Hello all,

And welcome to the second of our grand lists. This one is a little bit more light-hearted than the last; clearly emotions were running a bit high…

Now I don’t want to offer patronising, conciliatory platitudes but, in a sense, everyone was right! As was pointed out – there are so many criteria for selection when trying to decide the ‘Greatest’ battles. Casualties, political impact, social impact, cultural permeation and fame, are all factors, and in the end a list of that nature is bound to be subjective.

That said, it’s reasonable to suggest that some battles were more impactive than others, so it was great to hear people’s justifications and counter-arguments.

Now – down to business. One of the best and most humorous ideas for our list series was made by Chris Norris, our sales executive, namely ‘The Greatest Military facial hair arrangements’.  This was as a response to a Sunday Photo a while back, where a certain Ambrose Burnside was depicted. Upon seeing Burnside, Chris declared without hyperbole that Burnside owned ‘the best facial hair (he) has ever, ever seen!’  Naturally Mr. Burnside, arguably the origin of the term ‘sideburns’, has to feature.

Here, in no particular order, are the top five candidates.

Ambrose Burnside


American General, Senator, Governer, Inventor and railroad executive has a rather long and distinguished CV. Nowhere near as long, however, as his famous sideburns. Who would have thought that phrase would stick in public consciousness long after the Burnside carbine that he invented?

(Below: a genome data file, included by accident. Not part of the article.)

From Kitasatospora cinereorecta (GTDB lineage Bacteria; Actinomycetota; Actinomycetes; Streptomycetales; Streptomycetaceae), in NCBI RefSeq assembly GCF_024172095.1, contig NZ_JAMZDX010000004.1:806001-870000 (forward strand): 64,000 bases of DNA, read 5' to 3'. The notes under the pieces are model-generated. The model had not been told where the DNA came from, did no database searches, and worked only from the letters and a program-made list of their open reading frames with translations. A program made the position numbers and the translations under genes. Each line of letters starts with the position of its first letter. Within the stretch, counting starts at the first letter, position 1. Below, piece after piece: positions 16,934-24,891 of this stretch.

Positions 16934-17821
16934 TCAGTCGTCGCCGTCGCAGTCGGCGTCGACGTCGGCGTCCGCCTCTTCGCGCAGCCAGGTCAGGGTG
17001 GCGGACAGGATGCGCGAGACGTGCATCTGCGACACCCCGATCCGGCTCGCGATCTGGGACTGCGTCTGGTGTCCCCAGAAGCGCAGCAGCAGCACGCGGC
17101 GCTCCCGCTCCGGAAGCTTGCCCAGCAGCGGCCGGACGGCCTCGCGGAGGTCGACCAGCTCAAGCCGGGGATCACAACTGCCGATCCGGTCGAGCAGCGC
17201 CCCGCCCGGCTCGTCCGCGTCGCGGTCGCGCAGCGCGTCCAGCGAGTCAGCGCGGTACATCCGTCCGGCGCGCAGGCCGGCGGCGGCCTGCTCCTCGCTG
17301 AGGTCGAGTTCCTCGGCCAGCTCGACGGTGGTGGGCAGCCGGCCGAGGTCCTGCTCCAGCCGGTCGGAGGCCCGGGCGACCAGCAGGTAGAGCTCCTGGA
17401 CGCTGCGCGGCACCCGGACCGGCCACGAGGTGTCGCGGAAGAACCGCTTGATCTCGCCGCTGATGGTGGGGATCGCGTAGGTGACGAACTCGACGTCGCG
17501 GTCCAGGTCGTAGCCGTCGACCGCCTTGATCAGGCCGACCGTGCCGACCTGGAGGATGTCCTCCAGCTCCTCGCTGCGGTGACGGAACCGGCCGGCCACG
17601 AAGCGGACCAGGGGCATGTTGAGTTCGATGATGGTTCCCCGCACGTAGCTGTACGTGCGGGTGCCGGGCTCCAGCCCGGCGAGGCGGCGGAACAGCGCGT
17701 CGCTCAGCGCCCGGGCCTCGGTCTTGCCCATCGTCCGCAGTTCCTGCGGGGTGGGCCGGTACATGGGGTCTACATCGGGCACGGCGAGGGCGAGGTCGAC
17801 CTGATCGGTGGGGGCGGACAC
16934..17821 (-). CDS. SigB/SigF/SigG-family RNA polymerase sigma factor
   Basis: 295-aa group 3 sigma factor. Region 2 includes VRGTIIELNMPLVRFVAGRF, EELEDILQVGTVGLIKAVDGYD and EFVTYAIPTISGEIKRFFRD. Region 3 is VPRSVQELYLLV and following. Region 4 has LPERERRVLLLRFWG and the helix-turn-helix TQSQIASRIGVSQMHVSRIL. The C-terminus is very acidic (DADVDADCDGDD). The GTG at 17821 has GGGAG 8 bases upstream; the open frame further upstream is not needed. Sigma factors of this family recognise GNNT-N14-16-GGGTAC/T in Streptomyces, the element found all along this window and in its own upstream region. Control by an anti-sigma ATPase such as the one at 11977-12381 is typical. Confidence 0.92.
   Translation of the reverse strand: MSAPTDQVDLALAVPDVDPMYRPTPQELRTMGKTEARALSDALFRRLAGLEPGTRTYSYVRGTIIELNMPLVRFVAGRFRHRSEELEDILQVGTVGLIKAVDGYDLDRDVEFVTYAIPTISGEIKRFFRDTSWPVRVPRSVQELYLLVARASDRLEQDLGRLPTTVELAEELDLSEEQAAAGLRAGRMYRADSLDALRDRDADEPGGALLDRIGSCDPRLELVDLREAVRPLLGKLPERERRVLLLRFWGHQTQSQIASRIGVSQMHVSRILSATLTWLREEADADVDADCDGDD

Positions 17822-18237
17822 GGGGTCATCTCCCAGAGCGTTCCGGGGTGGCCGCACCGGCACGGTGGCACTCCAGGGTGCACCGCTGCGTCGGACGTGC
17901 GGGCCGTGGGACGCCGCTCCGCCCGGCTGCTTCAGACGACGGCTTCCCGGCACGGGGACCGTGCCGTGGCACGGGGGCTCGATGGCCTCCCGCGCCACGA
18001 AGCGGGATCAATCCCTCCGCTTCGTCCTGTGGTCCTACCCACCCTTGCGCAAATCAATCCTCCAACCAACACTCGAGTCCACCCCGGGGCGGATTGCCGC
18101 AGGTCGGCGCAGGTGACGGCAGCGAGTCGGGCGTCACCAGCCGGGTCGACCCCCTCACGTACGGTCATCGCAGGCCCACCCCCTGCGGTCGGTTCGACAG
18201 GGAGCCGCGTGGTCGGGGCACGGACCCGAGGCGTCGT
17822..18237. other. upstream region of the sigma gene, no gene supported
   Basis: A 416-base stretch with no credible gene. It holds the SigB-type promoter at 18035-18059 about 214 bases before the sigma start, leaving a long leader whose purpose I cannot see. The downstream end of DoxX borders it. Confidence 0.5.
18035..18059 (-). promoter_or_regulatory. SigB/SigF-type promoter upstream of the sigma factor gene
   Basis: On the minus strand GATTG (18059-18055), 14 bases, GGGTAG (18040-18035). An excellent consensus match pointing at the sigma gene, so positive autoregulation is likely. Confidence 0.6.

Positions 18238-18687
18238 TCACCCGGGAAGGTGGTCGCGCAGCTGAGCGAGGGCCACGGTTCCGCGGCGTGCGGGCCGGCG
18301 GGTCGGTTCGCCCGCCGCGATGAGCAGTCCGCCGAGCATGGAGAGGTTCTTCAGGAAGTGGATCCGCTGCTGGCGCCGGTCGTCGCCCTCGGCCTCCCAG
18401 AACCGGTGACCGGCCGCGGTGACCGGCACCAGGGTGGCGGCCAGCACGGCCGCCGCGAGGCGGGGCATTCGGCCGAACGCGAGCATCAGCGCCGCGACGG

Tamotsu Ema


Attacking US carriers in the Second World War was a serious matter, as can be seen in the face of Lieutenant Tamotsu Ema. In the afternoon of 8th May Ema led a section of D3A dive-bombers that attacked Yorktown during the Battle of the Coral Sea. Ema himself may have scored the hit which badly damaged Yorktown. What struck me was his significant beard growth in this shot. The IJN sometimes relaxed their shaved head policy for aviators, but I haven't seen this level of face-fur on a japanese officer before!

Étienne de Villaret


I must admit it has been hard to track down any info on good old Etienne here. All that we have managed to ascertain was that he was a General and a member of the French Légion d'Honneur. But what cannot be doubted are his extravagant, if erratic mustachios, which must have tickled a fair few fellow officers in the ear during parades and line-ups.

Kaiser Wilhelm I


Not much needs saying here. Though almost all European military leaders, royals and aristocrats from the late nineteenth and early twentieth centuries sport remarkable facial arrays, Der Kaiser's combination is indeed a sight to behold. The strength and density of this, contrasted to the more affected 'designer' 'tache of his grandson's, almost parallels the difference in character between them.

Emiliano Zapata


Last but not least, Emiliano Zapata. Now I know he's not strictly a military leader, but a leader of a revolution is no slouch. And he does model possibly the quintessential Mexican moustache. As a key figure of the Mexican revolution and the Zapatismo agricultural movement, Zapata's moustache, if anything, became more pronounced as he got older.